“[It’s] Jesus — He’s in our barn. He’s come back.”
Genres, Themes, Actors, and Directors:
This powerful opening sequence — quiet and grim, yet hopeful at the same time — effectively establishes a tense dialectic between childhood idealism and adult pragmatism, a theme which continues through the entire film. The notion of these village children mistaking a scruffy, bearded stranger for Christ is highly credible, as is their quest to keep him safe from the evil hands of Adults Who Want Him Gone — after all, if adults will kill innocent kittens, what aren’t they capable of? Fortunately, though grown-ups may be the ones in power most of the time, children easily trump them in terms of their cleverness, imagination, and sheer trust in goodness, as this film ably shows.
In addition to its provocative, unusual storyline, Whistle Down the Wind benefits from marvelous acting. Mills is once again natural and vibrant in a role which required her to ditch her perfect Queen’s English for a Northern dialect, and Alan Bates (in his film debut) wisely plays The Man (a.k.a. “Jesus”) as someone reticent and careful rather than vicious and bold, thus allowing the children’s impressions of him to form the bulk of his characterization. The cast of local children (labeled “The Disciples” in the film’s closing credits) are appropriately diverse in both appearance and demeanor, and the town’s adults (including Diane Clare as the children’s well-meaning Sunday School teacher, Bernard Lee as the siblings’ harried yet concerned single father, and Hamilton Dyce as the local vicar) are realistic as well.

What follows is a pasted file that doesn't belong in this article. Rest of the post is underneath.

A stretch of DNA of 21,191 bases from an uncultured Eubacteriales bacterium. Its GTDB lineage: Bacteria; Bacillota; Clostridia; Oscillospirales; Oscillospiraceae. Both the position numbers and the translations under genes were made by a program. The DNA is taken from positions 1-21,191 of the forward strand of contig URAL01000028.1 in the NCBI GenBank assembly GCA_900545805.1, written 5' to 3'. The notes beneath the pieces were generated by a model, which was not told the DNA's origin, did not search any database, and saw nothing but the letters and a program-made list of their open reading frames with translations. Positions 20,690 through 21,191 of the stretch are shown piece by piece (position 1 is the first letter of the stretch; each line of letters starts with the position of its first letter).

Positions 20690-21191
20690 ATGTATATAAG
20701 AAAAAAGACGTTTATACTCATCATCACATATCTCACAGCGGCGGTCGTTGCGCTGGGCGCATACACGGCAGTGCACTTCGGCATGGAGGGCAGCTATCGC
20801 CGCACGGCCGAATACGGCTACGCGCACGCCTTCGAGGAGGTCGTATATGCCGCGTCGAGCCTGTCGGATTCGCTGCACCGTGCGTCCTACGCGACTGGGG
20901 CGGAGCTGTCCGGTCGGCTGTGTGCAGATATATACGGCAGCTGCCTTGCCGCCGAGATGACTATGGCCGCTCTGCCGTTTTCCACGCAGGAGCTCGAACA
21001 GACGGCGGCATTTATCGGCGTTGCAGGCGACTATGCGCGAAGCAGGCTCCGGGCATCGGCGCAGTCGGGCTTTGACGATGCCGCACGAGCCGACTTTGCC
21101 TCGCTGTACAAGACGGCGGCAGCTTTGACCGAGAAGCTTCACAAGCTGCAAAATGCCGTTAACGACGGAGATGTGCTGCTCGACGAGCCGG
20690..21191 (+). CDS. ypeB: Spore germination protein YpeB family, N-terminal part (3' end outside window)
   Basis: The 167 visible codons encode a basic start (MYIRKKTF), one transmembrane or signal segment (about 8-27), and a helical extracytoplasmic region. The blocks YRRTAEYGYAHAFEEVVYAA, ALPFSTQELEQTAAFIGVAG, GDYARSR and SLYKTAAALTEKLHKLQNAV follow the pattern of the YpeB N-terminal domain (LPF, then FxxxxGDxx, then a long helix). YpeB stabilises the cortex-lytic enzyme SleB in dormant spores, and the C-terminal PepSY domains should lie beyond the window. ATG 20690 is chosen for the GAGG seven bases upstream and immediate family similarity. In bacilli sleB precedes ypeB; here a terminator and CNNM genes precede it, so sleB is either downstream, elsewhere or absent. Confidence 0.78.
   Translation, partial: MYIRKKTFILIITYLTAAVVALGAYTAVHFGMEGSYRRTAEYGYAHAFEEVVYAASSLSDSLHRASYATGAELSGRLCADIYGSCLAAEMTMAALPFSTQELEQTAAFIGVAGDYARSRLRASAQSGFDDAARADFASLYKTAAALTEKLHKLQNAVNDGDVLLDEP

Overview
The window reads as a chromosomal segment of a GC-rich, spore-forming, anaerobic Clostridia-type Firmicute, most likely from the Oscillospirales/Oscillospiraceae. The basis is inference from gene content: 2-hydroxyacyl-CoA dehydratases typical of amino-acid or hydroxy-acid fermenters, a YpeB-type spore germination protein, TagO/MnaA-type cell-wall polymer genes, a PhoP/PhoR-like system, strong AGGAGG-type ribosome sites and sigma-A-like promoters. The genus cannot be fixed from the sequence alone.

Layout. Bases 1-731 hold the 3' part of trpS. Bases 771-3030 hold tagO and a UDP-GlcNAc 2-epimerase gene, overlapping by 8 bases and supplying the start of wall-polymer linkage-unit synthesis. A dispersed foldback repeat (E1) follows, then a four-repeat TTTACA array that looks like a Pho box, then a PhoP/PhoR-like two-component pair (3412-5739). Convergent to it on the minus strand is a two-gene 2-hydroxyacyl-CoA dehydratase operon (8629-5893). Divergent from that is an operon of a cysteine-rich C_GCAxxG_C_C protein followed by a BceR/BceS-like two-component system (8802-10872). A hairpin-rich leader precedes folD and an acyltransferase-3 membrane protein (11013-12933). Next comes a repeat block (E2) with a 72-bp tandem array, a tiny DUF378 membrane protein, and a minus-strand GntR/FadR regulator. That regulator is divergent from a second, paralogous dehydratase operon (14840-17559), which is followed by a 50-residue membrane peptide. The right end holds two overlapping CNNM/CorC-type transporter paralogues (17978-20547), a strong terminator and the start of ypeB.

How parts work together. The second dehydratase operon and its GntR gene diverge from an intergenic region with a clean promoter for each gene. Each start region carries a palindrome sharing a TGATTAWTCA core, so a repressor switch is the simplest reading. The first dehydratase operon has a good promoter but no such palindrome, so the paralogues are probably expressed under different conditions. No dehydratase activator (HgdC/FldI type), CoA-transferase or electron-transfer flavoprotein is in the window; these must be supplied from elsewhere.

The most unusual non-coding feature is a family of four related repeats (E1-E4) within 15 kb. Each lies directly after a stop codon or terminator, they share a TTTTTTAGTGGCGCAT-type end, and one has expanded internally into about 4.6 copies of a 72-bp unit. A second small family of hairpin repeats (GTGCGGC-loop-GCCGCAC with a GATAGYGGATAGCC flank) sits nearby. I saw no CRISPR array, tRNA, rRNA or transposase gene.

But the film’s stand-out performance undeniably belongs to the youngest Bostock sibling (Charles), played by Alan Barnes — who, as Bosley Crowther of the New York Times put it, “is absolutely the most terrific little fellow we’ve ever seen in a film.” Charles is the type of precocious kid who suddenly announces out loud at the breakfast table: “198”, then explains — as though the relevance and importance of this numerical fact should be obvious — that this is how many eggs he’s eaten since Easter. Charles is a boy who requires concrete proof of anything in order to be persuaded, and when “Jesus” allows the kitten Charles has placed in his care to die, Charles’s faith is suddenly and irreparably damaged: “It isn’t Jesus. It’s just a fella,” he takes to announcing with cynical disdain.
Ultimately, however, Whistle Down the Wind is most concerned with Mills’s character (Kathy), and how she negotiates the tricky terrain of childhood conviction in the face of adult authority. Fortunately, the film builds to a credible denouement, with the movie’s final scene arriving as a satisfying solution to what seemed (to me at least) like an impossible task — bringing about justice for the fugitive’s crimes without shattering Mills’s faith completely. It is a testament to this fine, original film that it manages to achieve both.
Redeeming Qualities and Moments: